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Article

Video-calls to reduce loneliness and social isolation within care environments for older people: an implementation study using collaborative action research

Citation
Zamir S, Hennessy C, Taylor A & Jones RB (2018) Video-calls to reduce loneliness and social isolation within care environments for older people: an implementation study using collaborative action research. BMC Geriatrics, 18 (1), Art. No.: 62. https://doi.org/10.1186/s12877-018-0746-y

Abstract
Background  Older people in care may be lonely with insufficient contact if families are unable to visit. Face-to-face contact through video-calls may help reduce loneliness, but little is known about the processes of engaging people in care environments in using video-calls. We aimed to identify the barriers to and facilitators of implementing video-calls for older people in care environments.  Methods  A collaborative action research (CAR) approach was taken to implement a video-call intervention in care environments. We undertook five steps of recruitment, planning, implementation, reflection and re-evaluation, in seven care homes and one hospital in the UK. The video-call intervention ‘Skype on Wheels’ (SoW) comprised a wheeled device that could hold an iPad and handset, and used Skype to provide a free video-call service. Care staff were collaborators who implemented the intervention within the care-setting by agreeing the intervention, recruiting older people and their family, and setting up video-calls. Field notes and reflective diaries on observations and conversations with staff, older people and family were maintained over 15 months, and analysed using thematic analysis.  Results  Four care homes implemented the intervention. Eight older people with their respective social contacts made use of video-calls. Older people were able to use SoW with assistance from staff, and enjoyed the use of video-calls to stay better connected with family. However five barriers towards implementation included staff turnover, risk averseness, the SoW design, lack of family commitment and staff attitudes regarding technology.  Conclusions  The SoW intervention, or something similar, could aid older people to stay better connected with their families in care environments, but if implemented as part of a rigorous evaluation, then co-production of the intervention at each recruitment site may be needed to overcome barriers and maximise engagement.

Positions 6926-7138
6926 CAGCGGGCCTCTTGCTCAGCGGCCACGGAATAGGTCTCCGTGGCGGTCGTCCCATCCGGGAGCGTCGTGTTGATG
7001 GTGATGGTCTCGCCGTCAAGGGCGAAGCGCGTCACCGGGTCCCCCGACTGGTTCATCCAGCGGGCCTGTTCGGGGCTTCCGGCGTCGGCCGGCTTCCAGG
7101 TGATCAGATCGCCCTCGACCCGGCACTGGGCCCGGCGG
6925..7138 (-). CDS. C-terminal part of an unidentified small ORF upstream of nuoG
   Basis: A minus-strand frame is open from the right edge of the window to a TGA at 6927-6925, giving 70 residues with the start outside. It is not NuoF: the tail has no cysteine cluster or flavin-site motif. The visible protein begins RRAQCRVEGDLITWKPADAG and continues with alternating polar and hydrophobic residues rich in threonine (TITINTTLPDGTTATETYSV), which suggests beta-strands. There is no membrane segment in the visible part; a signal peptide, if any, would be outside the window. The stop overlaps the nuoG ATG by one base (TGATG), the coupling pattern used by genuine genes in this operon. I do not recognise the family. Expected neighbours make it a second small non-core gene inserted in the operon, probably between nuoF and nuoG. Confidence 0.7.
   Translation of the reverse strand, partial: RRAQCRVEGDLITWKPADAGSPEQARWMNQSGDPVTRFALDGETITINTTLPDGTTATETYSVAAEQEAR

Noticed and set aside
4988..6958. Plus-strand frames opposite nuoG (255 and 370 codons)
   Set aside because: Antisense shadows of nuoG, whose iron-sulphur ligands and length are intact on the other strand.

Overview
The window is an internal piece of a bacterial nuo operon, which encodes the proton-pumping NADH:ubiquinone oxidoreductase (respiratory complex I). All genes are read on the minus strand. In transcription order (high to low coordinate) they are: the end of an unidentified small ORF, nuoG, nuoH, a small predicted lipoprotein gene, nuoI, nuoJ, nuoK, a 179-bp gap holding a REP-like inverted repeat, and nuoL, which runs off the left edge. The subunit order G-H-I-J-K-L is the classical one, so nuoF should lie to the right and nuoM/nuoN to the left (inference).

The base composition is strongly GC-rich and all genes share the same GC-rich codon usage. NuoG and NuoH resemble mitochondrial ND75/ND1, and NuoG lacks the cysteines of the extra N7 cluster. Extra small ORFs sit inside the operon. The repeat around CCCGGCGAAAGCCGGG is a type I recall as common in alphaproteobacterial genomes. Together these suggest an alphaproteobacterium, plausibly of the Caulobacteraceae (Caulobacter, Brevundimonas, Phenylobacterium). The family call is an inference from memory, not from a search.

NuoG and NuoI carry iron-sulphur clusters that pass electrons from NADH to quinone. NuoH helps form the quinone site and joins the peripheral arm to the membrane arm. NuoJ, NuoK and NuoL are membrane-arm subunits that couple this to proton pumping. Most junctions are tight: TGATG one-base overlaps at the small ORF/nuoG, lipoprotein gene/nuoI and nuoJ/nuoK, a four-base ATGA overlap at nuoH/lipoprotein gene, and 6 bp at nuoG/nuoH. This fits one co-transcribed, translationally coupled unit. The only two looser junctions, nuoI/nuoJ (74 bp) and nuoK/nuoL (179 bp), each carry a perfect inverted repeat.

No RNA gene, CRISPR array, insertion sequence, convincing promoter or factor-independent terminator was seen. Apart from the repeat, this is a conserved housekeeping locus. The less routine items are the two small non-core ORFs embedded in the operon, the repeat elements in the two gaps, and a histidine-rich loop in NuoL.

Keywords
Skype; Video-calls; Intervention; Collaborative; Action; Research; Elderly loneliness; Isolation; Care-settings

Journal
BMC Geriatrics: Volume 18, Issue 1

StatusPublished
Author(s)Zamir, Sonam; Hennessy, Catherine; Taylor, Adrian; Jones, Ray B
Publication date02/03/2018
Publication date online02/03/2018
Date accepted by journal14/02/2018
URLhttp://hdl.handle.net/1893/26873
PublisherBioMed Central
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